The thing that we see about Suzu and those around her is that they simply adapt to the degree that they have to in order to survive as individuals and families and to maintain the daily practices that make life worth living, from shared meals to smelling flowers. Edith and her friends and family did the same in the face of the constant flow of casualties back from the war zones and the blockade imposed on continental Europe by the British. Adaptability is humanity’s superpower. It is the reason that we can inhabit tropical jungles, deserts and arctic regions. We can cope because we can problem-solve. It is one of the fruits of possessing both consciousness and language.
If you are British, American, French or Chinese, you might think that the Germans and the Japanese ‘had it coming to them.’ If they experienced hardship, anguish and suffering in wars which they themselves had begun then so be it. And if neither Edith nor Suzu had had a hand in committing atrocities they were nonetheless in complete sympathy with the armed aggressions of their respective countries (one of the few times where Suzu displays extreme distress is after hearing the Emperor announce Japan’s surrender.) But that in itself, it might be argued, is simply another manifestation of human adaptability. The fact that almost everyone in a given society shares a set of assumptions and, therefore, tends to draw similar conclusions when faced with particular phenomena is surely a product of the necessary process we need to negotiate when sharing space with millions of other people.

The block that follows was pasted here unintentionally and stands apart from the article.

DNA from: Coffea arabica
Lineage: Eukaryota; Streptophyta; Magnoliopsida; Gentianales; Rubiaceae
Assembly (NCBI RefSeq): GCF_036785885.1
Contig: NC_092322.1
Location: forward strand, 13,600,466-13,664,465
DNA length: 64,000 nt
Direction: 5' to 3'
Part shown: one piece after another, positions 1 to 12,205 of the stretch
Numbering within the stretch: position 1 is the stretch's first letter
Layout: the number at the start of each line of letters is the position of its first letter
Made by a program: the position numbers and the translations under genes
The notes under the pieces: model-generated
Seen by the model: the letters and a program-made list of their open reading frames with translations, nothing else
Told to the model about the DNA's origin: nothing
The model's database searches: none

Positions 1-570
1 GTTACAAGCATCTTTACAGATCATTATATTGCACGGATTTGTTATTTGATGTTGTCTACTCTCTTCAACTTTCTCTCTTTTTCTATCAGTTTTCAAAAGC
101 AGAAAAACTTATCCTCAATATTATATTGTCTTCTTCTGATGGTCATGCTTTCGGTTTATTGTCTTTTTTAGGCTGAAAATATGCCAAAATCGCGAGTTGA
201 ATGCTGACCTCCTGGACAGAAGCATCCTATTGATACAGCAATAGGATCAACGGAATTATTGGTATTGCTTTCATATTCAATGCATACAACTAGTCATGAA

To put it another way. If Edith Stein, having been brought up as a German, thought and felt like a German then why should that surprise us? If you are brought up as an American and think and feel like an American is that because America is objectively better than Imperial Germany? Or because you are objectively a more moral person than St Teresa Benedicta of the Cross? Or is it because each one of us from the moment our mothers give birth to us (only mothers can give birth) are sucking in not only the milk we are offered but the whole atmosphere in which we live and move and have our being. If you, from the outside looking in, see all that’s wrong about this atmosphere then fine, but what standpoint do you use to assess the only atmosphere you have ever inhabited?